Decreased Penetrance of Parkinson's Disease in Elderly Carriers of Glucocerebrosidase Gene L444P/R Mutations: A Community-Based 10-Year Longitudinal Study

Mov Disord. 2020 Apr;35(4):672-678. doi: 10.1002/mds.27971. Epub 2020 Jan 8.


Background: Heterozygous mutations in the glucocerebrosidase gene (GBA) have been shown to be an important genetic risk factor for Parkinson's disease (PD) worldwide. However, the penetrance of GBA heterozygote for L444P, the common mutation for Asian population, is not known in older Chinese people.

Objectives: To assess the conversion rate to PD in identified carriers of GBA L444P/R mutations in Chinese community-dwelling older adults.

Methods: The GBA gene was sequenced for mutations at position 444 in 8405 people older than 55 years who participated in the Beijing Longitudinal Study on Aging II cohort. Nine subjects were identified as heterozygous carriers of GBA L444P or L444R mutations at baseline and clinically followed up from 2009 to 2019 to investigate their PD conversion, motor and nonmotor symptoms, and change of vesicular monoamine transporter type 2 using tracer of [18 F]9-fluoropropyl-(+)-dihydrotetrabenazine (18 F-DTBZ, also known as 18 F-AV-133).

Results: Eight heterozygous GBA L444P and 1 L444R mutation carriers were identified without PD at baseline, and none of them developed clinical parkinsonism after a 10-year follow-up.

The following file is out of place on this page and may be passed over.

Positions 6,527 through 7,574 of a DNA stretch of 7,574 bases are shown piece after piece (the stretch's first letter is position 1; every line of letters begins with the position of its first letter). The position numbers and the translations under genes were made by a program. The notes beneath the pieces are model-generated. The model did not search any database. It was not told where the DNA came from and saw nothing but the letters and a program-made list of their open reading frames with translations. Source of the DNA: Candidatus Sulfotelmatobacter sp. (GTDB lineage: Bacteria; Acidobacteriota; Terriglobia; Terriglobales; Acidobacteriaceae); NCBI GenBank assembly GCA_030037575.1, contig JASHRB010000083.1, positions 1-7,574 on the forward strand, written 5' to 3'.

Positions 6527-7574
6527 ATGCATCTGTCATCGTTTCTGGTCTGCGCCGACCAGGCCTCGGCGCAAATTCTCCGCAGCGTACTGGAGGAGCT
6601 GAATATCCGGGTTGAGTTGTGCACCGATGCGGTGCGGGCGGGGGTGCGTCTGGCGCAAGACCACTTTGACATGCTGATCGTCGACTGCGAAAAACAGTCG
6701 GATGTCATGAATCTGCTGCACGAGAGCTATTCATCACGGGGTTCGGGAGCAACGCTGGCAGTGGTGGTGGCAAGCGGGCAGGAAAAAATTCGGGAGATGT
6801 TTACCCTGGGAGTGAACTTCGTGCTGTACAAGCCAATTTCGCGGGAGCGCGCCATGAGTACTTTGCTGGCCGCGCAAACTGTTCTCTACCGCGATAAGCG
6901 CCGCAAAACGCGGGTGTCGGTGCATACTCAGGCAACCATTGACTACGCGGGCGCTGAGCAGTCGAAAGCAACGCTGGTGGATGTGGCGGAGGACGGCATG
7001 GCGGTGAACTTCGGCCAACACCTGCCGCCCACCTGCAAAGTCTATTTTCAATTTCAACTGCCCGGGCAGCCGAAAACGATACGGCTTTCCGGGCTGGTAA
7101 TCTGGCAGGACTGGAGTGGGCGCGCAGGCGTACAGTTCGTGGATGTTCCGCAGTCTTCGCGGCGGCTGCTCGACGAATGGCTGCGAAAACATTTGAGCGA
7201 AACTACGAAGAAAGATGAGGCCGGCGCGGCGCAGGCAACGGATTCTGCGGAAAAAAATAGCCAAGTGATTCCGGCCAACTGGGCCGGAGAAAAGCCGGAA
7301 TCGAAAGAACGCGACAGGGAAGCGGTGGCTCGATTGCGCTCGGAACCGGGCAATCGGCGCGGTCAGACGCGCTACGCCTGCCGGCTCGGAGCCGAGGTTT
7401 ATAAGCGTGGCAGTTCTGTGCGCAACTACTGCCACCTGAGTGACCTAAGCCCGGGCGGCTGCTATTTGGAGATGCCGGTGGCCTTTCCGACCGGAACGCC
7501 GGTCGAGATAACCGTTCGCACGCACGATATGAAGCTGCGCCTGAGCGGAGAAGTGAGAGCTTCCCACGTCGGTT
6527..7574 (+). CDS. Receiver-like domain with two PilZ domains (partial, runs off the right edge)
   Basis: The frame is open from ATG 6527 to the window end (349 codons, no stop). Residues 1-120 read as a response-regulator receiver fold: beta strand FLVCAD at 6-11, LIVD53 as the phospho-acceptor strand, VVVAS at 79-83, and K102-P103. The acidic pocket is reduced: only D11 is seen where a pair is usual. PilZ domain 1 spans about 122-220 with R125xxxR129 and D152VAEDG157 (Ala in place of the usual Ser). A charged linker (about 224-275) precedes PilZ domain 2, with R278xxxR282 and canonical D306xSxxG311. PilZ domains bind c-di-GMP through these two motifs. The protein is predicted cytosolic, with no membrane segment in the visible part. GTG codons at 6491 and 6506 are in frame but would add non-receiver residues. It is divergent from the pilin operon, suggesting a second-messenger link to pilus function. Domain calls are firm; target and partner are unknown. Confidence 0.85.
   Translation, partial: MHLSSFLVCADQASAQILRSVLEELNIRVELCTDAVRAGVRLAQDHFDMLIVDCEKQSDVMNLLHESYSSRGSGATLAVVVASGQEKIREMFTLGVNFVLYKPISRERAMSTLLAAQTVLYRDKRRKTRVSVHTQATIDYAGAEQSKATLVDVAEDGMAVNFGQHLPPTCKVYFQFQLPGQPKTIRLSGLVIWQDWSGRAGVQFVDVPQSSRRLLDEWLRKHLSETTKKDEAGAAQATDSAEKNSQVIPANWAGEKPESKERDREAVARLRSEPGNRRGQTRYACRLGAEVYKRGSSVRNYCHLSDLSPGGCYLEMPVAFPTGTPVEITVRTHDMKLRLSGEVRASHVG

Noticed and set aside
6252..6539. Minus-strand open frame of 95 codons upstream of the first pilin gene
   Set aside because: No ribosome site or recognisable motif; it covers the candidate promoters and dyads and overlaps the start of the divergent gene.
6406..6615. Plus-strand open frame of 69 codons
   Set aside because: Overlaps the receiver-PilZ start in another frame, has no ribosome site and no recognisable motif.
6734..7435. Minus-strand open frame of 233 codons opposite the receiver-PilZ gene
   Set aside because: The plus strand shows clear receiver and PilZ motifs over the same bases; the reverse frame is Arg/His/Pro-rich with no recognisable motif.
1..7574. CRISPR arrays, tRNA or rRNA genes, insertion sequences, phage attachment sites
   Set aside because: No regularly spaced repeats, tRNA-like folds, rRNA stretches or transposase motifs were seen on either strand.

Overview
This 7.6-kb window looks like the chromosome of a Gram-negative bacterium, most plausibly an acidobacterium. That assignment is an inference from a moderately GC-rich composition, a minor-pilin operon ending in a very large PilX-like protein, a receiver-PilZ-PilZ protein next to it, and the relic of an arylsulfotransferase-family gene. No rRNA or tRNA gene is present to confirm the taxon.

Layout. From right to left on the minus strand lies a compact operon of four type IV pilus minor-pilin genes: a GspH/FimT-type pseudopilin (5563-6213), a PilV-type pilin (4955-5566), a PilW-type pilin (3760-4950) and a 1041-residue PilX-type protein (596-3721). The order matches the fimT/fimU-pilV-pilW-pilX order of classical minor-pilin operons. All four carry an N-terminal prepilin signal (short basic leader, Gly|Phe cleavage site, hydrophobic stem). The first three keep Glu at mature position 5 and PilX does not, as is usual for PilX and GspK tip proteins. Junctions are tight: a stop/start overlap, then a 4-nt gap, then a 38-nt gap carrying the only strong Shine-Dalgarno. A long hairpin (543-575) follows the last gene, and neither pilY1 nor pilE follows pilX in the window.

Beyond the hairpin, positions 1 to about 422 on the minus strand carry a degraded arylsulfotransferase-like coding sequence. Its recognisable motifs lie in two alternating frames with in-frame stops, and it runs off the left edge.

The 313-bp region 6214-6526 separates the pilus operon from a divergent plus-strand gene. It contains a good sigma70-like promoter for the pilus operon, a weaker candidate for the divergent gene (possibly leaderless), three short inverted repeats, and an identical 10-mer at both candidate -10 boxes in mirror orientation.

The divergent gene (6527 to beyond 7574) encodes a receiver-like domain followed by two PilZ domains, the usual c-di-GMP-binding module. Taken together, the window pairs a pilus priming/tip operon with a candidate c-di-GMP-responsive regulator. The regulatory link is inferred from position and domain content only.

Conclusions: Although GBA mutations may lead to an earlier onset PD, the majority of GBA L444P heterozygotes in older adults may not convert to PD. Further studies are warranted to identify factors that modify the risk of conversion. © 2020 International Parkinson and Movement Disorder Society.

Keywords: GBA L444P mutation; Parkinson's disease; community-dwelling older adults; heterozygotes; risk.

Publication types

  • Research Support, Non-U.S. Gov't

MeSH terms

  • Aged
  • Beijing
  • Glucosylceramidase* / genetics
  • Heterozygote
  • Humans
  • Longitudinal Studies
  • Mutation
  • Parkinson Disease* / genetics
  • Penetrance


  • Glucosylceramidase